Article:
Wednesday, August 22, 2007

They tried to make me go to rehab

I get a lot of calls from people who want to go to detox, or who want their family members to go to detox. Often they are legitimate candidates for immediate, do-not-pass-go-do-not-collect-$200 detox. For example, they've decided to go cold turkey from alcohol and now are tremulous and sweating. Or they've been quadrupling their Xanax and their psychiatrist won't write another prescription. Withdrawal from alcohol or benzodiazepines can be fatal; and detox is a medical procedure which (hopefully) keeps the withdrawal process safe. I can't begin to count the number of alcohol- or benzo-dependent people I've had to convince to go to the hospital immediately... not tomorrow, not the next day, not next week when they already have time off from work. I've found "Withdrawal can kill you" to be a fairly effective tactic.

Opiate detox is another story. Opiate withdrawal is highly unpleasant, to say the least; but it is not necessarily dangerous. Managed care does not always cover opiate detox, especially of the inpatient sort. I have no idea why. But if I get a call from someone who wants to detox from Vicodin, I tell them to go to the hospital immediately. Some will ask whether withdrawal will kill them. I reply, "At the very least, if you try to do it yourself, it will be extraordinarily uncomfortable."

But then I have some people who want to detox from cocaine. There is no medical detox procedure for cocaine. Cocaine is rapidly eliminated from the body; so even if there were a way to do cocaine detox, it would have to be done very quickly. When people ask me for cocaine detox referrals, I tell them to go to the ER right away if they have any unpleasant physical symptoms or pre-existing cardiac problems. But unless they are suicidal, homicidal, or using alcohol or benzos with their cocaine, they can most likely wait until the next day for an assessment for some other level of care.

My favorite callers, though, are the parents who want their teenagers to go to marijuana detox. (Oddly, no one ever seems to call for detox for their own pot habit.) Again, there is no medical detox for marijuana. Marijuana hangs out in the body for a while, but there's really nothing to do about it--and no real need to do anything, either. I am often tempted to tell these folks that marijuana detox is a home procedure involving a couple bags of potato chips administered over the course of a few hours. But I don't, as this would be poor customer service.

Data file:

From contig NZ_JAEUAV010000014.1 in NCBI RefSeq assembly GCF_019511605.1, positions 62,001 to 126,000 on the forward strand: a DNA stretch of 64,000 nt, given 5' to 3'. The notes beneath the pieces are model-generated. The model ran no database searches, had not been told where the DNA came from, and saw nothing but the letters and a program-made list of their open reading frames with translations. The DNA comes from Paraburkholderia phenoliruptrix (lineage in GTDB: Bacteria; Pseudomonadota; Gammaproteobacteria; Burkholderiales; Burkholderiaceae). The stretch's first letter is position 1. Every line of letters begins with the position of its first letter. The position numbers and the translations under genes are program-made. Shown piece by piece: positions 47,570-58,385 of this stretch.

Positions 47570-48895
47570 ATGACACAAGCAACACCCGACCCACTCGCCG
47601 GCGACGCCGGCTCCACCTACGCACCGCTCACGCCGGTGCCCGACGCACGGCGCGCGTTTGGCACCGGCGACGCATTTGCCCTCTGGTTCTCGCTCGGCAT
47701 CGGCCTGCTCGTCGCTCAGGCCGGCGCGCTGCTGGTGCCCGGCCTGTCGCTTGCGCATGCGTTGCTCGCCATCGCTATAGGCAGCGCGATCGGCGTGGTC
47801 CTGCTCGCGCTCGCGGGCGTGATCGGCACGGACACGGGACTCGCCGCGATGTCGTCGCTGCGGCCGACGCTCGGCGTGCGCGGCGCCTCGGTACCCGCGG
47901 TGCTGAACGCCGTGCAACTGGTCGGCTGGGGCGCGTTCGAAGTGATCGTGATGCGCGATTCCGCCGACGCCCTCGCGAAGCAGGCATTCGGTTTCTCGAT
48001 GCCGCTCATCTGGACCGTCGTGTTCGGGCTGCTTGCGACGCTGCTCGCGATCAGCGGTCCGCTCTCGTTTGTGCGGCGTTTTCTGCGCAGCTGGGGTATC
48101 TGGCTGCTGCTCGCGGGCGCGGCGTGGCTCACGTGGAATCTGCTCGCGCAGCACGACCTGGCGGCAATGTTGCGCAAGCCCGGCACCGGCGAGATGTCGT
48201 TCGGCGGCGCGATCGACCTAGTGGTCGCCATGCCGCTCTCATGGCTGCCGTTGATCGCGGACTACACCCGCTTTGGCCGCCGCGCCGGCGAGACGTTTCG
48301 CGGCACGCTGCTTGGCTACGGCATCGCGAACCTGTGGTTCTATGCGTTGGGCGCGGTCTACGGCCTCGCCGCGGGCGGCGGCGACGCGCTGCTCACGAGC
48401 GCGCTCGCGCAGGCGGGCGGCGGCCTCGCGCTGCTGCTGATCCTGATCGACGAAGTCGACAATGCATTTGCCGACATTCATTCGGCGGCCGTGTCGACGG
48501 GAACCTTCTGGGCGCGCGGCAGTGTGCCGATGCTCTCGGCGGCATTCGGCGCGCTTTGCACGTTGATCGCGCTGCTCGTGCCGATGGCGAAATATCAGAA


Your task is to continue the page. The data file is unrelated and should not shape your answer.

Lavender said...

Detox is a very scary thing to have to treat. Alcoholics in particular, though the cocaine cases can get rowdy as well. I haven't had a benzo yet, but only a matter of time I suppose...

I like your suggestion for pot. It doesn't do much except make you hungry, so why not give them food? They get cranky if you don't anyway. :-)

frog said...

I just went through withdrawal from Percocet. It sucked more than anything else I've ever done.

Bless you for suggesting that people not do that without help. I did it, but wouldn't recommend it and hope never to do it again. if nothing else, I know, now, to TAPER.

Anonymous said...

I have to say, my detox from benzos was one of the most scary and painful experiences of my life. This was the result of poor medical guidance on how to wean myself off gradually. The solution my health care provider gave me in the apex of my discomfort was to give me another full bottle of the stuff.